To be able to confirm the focus, the camera must jog the focus back and forth to find the optimum contrast. This is not possible with manual focus lenses, of course, since the camera cannot control the focus at all. So focus confirm adapters for Micro Four Thirds simply make no sense at all.


A fun fact is that the adapter is larger than the Panasonic Lumix 20mm f/1.7 pancake lens. (The lens to the right below.)

Example images

Here are two example pictures taken at f/4:

And an example video:

I have also looked into an adapter for Pentax K lenses.


  1. Is it hard to attach? Could you quickly change between Nikon F Mount adapters to Canon EOS Mount adapters?

    1. Um, yeah. It's pretty simple. Just take off the adapter (with the lens still attached to it) as you would take off any m43 lens. Then attach your Canon lens (which is attached to your EF to m43 converter) as you would attach any m43 lens. Simple

    2. Actually, I just found out that it isn't stuck. You just got to twist it the other way to open it.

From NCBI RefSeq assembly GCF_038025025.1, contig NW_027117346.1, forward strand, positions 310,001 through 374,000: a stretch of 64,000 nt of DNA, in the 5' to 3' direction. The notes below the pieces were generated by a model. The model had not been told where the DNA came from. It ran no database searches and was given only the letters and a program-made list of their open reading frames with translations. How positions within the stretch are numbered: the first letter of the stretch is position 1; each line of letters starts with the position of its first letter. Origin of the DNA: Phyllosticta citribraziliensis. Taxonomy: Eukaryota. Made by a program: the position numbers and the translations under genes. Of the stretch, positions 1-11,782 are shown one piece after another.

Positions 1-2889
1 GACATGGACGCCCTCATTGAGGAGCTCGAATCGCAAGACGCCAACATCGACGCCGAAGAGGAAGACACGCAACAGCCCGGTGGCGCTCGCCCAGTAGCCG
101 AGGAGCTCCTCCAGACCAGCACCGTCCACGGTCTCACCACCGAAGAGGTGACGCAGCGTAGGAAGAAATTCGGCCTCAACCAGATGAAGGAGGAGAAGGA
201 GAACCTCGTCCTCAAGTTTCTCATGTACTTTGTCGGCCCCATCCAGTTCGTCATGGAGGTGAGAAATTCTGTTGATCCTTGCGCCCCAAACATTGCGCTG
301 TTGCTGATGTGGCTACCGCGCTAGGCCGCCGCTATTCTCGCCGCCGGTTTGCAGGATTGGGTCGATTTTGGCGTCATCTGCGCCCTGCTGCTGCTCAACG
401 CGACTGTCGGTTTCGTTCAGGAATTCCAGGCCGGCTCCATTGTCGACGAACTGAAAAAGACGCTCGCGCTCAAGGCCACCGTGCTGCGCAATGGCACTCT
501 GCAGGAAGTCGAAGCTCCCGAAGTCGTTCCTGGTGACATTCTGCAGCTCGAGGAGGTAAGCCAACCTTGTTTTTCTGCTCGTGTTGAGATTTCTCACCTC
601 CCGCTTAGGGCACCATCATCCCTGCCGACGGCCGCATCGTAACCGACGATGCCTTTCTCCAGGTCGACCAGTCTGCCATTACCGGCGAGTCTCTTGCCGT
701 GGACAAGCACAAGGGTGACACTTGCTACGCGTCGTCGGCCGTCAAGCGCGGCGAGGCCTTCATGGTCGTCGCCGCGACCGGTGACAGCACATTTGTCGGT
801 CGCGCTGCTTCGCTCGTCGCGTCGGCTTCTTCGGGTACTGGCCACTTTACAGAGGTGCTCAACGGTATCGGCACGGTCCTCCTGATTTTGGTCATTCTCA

2. Attaching the adapter to the camera is as easy as attaching a lens to the camera. It works in exactly the same way, and the adapter uses the same mount as a lens has. No problem at all.

  3. Is it possible to mount an older extension ring (PK-3) on the adapter safely? I know it can't be used with newer Nikon bodies such as my D700. Thanks!

  4. The front side of the adapter behaves just like an ordinary Nikon F mount, so I think it should work well.

  5. Would be interesting to try this adapter with a Nikon nifty-50 as an alternate portrait lens. The crop factor would give it an equivalent focal length to the "standard" 100mm portrait lenses. The Nikon nifty-50 also has an aperture ring, so aperture and DOF can be controlled.

  6. If I used this adapter on a Panasonic GF2 and then wanted to attach a Dianna f lens which would require the nikon f to Dianna adapter on top of this adapter would that work?